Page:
The $39 billion merging proposal between No. 2 wireless carrier AT&T and No. 4 carrier T-Mobile has been blocked after The Justice Department deemed it costly for consumers.
Government officials argue the proposal would greatly reduce competition and increase cost for consumers. Something CEO of No. 3 carrier Sprint, Dan Hesse agrees with, saying during a speech at the Commonwealth Club in San Francisco, “Competition will be stifled, growth will be stifled, and wireless innovation will be jeopardized.” He went on to say, “We just can’t let that happen.”
Not everyone is against this proposal. Large organizations such as AFL-CIO and the NAACP expressed their support for the merge with politicians getting in on the action. Rep. Lamar Smith (R-Texas) said that the proposed merger could greatly benefit consumers by helping to spur innovation, as well as create new jobs. At this time 26 governors, 92 mayors, and 11 state attorneys general had also announced their support for the deal.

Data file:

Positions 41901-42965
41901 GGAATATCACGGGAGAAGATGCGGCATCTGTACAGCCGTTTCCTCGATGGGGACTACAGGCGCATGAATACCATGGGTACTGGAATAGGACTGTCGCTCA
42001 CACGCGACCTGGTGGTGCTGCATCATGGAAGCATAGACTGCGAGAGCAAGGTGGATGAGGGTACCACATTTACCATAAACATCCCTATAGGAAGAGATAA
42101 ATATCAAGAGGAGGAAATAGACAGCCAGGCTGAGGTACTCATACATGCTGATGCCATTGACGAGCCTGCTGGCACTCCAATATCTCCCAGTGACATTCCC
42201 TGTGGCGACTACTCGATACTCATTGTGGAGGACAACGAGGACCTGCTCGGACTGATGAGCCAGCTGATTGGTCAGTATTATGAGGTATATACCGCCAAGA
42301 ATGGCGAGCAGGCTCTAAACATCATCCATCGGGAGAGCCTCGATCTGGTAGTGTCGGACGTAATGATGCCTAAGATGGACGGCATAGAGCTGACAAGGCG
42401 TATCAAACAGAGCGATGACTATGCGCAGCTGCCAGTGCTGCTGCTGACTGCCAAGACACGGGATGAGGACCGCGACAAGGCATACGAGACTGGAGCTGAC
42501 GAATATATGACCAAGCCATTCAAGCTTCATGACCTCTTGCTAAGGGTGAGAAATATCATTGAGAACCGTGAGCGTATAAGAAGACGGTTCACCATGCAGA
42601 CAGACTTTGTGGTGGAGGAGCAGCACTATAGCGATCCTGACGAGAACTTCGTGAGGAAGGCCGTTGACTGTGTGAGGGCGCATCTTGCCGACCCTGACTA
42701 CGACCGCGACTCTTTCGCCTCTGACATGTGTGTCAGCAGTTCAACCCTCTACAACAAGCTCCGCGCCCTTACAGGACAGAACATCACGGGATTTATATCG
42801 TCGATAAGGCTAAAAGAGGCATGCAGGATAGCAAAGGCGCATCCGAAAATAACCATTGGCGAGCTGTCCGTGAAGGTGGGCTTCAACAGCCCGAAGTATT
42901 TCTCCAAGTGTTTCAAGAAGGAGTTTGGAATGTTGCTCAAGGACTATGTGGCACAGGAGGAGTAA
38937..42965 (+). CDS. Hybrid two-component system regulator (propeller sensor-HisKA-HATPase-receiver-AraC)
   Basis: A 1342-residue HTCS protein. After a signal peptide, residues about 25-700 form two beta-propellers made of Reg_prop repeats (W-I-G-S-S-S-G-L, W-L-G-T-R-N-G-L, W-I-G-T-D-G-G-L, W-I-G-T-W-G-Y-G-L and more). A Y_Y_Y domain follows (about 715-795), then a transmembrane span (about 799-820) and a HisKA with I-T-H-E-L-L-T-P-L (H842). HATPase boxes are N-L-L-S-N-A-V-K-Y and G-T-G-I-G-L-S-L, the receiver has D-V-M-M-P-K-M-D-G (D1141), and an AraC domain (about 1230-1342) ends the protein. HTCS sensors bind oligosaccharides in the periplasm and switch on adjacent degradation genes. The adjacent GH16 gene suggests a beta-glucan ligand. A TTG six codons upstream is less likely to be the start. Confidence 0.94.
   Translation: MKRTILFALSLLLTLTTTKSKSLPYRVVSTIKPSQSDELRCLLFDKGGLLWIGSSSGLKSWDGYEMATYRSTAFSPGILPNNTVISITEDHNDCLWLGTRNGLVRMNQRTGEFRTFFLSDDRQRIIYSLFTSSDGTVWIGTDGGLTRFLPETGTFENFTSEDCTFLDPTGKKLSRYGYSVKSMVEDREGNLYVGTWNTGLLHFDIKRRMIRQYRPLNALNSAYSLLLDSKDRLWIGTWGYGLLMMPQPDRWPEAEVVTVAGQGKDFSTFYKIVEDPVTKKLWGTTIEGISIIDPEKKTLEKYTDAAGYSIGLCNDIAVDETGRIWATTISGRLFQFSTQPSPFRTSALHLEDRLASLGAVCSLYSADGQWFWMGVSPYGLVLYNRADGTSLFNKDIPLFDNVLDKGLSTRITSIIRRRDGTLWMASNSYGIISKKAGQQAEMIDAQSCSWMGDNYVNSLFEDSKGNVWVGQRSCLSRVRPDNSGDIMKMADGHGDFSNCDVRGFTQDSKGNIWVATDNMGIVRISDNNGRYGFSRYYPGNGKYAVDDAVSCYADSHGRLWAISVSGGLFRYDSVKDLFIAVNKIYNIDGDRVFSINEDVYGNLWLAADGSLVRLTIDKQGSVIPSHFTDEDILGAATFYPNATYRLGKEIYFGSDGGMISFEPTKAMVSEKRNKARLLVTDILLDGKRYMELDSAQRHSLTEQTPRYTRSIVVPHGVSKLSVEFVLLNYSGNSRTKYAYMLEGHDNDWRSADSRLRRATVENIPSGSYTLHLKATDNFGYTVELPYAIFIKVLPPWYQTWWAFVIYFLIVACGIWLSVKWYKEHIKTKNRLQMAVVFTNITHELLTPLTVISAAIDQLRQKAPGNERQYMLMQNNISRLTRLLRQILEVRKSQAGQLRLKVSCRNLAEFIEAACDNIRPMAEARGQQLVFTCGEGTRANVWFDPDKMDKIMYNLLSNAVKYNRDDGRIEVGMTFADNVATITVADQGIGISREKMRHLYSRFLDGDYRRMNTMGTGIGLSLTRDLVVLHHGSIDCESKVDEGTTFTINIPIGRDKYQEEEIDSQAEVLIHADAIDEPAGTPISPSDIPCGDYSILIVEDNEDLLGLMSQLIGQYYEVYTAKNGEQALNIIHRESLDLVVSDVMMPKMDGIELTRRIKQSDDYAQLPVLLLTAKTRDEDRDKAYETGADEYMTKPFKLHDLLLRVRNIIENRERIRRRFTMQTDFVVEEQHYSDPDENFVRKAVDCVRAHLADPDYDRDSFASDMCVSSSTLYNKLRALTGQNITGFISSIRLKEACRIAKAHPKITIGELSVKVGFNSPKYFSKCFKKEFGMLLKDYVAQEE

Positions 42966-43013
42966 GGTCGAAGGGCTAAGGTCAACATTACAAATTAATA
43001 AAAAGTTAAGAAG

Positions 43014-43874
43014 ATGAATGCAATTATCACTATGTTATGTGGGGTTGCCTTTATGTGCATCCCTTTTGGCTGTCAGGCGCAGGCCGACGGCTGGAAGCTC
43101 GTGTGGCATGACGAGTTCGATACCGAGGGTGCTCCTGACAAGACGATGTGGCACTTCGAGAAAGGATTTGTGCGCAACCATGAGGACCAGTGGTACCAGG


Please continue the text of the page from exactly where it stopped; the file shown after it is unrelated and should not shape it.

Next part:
AT&T now has the opportunity to dispute the block. If the merge ultimately fails, T-Mobile will walk away with three billion dollars in cash, which is the sum AT&T pledged to pay if regulators reject the transaction. Then there are reduced charges T-Mobile USA would get for calls that get tunneled through the AT&T network. Finally, Deutsche Telekom-owned carrier, the fourth largest in the U.S., would also receive the luxury of AT&T’s wireless spectrum in some regions, resulting in better coverage for users on the T-Mobile network.